In a bid to improve criminal investigations into causes of death, the Khyber-Pakhtunkhwa (K-P) health ministry has created a cadre of specialised medico-legal officers who will be responsible for carrying out autopsies and filing reports for criminal cases.
According to officials of the health ministry, the government will also try to improve the efficiency of forensic medicine in the province since it was critical to the criminal justice system.
“The competent authority (K-P Chief Minister Pervez Khattak) is pleased to approve the creation of district specialists [medico-legal] cadre with immediate effect,” read a copy of the notification issued by the health department on Tuesday.
Officials, who were in the know about the matter, stated that doctors rarely touched bodies which were brought in for autopsies. Moreover, cutting up exhumed bodies for investigation was deemed a step too far by the doctors.
Thus, the delegation of this macabre act to ‘someone else’ was generally accepted as normal practice, officials confided.
“Usually untrained and uneducated staffers of the health department carry out post-mortems and on their verbally narrated findings, the doctors prepare medico-legal reports,” officials said.
Since these staffers are untrained in human anatomy and forensic sciences, they usually miss crucial clues which would help decide cases in courts, they said.
Cases such as murder and rape require authentic and genuine medico-legal reports to help decide them.
In the event of rape, reports were usually prepared by women. But since these doctors were required to attend every court hearing of the case, it created a social burden on women professionals who were already burdened with balancing their work and family lives.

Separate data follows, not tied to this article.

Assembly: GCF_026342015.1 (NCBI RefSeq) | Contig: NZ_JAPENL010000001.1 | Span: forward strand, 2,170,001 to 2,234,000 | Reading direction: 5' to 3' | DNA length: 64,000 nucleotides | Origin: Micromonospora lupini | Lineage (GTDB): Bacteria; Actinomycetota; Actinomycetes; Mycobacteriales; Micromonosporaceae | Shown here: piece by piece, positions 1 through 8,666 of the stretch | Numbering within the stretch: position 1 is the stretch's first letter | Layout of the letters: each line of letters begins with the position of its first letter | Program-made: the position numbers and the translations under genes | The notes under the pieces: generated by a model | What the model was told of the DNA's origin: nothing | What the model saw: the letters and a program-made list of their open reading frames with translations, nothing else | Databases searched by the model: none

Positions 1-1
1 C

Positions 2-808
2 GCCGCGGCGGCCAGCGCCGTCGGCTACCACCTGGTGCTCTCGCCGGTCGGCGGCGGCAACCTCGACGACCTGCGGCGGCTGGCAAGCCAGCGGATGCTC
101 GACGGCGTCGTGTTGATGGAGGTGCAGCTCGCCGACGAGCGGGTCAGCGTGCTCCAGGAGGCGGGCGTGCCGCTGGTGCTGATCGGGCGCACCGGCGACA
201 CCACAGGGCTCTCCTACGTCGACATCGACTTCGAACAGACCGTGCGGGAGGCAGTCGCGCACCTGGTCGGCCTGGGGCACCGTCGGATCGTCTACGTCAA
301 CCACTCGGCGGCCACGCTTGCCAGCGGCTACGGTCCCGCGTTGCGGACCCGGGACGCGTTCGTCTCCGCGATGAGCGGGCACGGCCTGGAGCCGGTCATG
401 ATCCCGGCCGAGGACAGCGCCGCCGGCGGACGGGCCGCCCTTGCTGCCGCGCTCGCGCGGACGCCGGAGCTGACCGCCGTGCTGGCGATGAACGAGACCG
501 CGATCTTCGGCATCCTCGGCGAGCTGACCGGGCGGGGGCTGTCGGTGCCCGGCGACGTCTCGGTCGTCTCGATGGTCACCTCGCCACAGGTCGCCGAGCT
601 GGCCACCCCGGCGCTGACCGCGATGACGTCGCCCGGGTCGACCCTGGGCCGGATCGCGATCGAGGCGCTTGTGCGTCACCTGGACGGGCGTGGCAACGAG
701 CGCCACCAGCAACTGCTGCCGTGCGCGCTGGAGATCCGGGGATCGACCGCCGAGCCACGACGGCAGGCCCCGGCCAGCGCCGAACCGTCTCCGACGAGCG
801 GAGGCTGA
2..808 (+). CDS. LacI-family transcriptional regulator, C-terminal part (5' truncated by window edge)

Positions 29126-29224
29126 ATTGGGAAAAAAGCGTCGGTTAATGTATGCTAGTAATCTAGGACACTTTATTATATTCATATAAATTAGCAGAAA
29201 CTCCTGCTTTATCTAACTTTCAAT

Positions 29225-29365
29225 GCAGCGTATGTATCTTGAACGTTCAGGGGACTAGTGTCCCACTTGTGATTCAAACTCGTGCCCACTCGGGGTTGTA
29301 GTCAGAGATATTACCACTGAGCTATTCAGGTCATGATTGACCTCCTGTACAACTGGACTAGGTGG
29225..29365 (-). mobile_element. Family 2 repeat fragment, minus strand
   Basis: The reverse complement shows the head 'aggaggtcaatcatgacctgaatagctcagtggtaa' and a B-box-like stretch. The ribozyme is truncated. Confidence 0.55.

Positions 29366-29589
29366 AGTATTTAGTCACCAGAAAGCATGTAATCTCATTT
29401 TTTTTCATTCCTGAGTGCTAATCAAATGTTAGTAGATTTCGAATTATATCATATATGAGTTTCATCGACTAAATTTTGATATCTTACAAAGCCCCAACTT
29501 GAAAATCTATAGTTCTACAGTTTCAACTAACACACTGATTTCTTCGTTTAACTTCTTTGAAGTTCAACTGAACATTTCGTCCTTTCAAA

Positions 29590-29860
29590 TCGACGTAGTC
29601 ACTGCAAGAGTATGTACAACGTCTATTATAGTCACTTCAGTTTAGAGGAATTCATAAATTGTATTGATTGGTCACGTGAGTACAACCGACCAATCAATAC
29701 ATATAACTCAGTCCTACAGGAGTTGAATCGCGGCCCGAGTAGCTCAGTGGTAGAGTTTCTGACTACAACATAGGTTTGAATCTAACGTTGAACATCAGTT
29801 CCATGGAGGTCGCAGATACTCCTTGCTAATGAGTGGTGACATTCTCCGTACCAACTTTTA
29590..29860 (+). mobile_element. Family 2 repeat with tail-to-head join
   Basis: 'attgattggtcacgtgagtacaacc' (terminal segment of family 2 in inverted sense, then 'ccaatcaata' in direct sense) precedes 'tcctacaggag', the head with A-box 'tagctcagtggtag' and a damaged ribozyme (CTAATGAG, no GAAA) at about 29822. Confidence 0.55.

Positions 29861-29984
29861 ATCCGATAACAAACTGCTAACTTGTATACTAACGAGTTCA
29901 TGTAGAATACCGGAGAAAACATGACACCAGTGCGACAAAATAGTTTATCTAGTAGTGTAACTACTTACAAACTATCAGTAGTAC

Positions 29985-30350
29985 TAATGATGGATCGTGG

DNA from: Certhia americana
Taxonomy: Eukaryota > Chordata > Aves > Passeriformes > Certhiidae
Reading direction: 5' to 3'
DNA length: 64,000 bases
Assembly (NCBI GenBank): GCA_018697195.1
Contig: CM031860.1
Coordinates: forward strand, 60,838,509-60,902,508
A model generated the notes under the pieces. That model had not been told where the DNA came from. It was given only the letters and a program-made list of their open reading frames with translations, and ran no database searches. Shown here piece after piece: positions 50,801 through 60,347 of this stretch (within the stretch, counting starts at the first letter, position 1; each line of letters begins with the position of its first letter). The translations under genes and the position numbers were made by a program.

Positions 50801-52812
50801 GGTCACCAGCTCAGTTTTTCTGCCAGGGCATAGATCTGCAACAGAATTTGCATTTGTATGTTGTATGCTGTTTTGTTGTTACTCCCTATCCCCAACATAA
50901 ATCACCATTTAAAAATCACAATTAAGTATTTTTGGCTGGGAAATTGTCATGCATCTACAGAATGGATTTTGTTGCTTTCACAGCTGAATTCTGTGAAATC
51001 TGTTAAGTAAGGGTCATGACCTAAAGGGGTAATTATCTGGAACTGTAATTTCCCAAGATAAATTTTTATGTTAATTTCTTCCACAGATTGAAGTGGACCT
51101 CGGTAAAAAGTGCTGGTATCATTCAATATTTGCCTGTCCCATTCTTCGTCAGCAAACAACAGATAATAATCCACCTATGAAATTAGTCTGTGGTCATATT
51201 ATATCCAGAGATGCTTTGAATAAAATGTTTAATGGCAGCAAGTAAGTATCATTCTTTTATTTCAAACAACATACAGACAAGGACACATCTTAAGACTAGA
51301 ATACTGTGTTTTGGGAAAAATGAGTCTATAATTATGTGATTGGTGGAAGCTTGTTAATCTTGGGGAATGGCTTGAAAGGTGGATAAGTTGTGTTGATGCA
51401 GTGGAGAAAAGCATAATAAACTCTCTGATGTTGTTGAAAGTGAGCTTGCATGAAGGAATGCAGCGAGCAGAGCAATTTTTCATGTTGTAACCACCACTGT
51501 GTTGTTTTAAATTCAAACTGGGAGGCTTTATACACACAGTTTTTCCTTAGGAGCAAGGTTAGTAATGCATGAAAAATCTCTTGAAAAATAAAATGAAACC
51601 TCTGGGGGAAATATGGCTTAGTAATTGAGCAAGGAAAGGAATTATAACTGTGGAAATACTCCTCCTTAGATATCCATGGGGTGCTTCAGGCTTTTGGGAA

“Sometimes, a doctor who carries out the post-mortem of a dead body or writes the report in a rape case is transferred to another district. But during the hearing of the case, the doctor has to be present in the courtroom which makes it difficult for doctors,” a senior health official said.
The official, who requested anonymity since he was not entitled to speak to media, added, “there was no problem with male doctors, but women faced immense pressure as well as problems while dealing with such cases.”
According to health ministry officials, there will now be a specialised group of people whose only job will be to deal with post-mortems and medico-legal reports and will not be associated with other aspects of medical practice.
“Yes, these are specialised services and experts will be given training on modern techniques so that courts do not face any problem during case hearings,” the official explained.
“Just like we have specialised services for anaesthesia and radiology, [these] experts will be trained on forensic medicines,” he said.
Lawyers welcome move
Meanwhile, Peshawar Bar Association’s former press secretary Bashar Naveed appreciated the government’s step, noting that dedicating a specialist for autopsies and medico-legal reports will help courts decide cases on merit.
“Sometimes, a medical officer only signs a report and does not even share his name for which the Health Services director general has to be approached and the duty register is then searched to trace the doctor concerned,” Naveed said, suggesting that often they had to do a fair bit of forensics to find the person who conducted forensics on a body.
“Once specialised people are tasked with the job, they will carry out duties with a focus on making it easy for courts to reach a conclusion.”
Article Source: The Express Tribune
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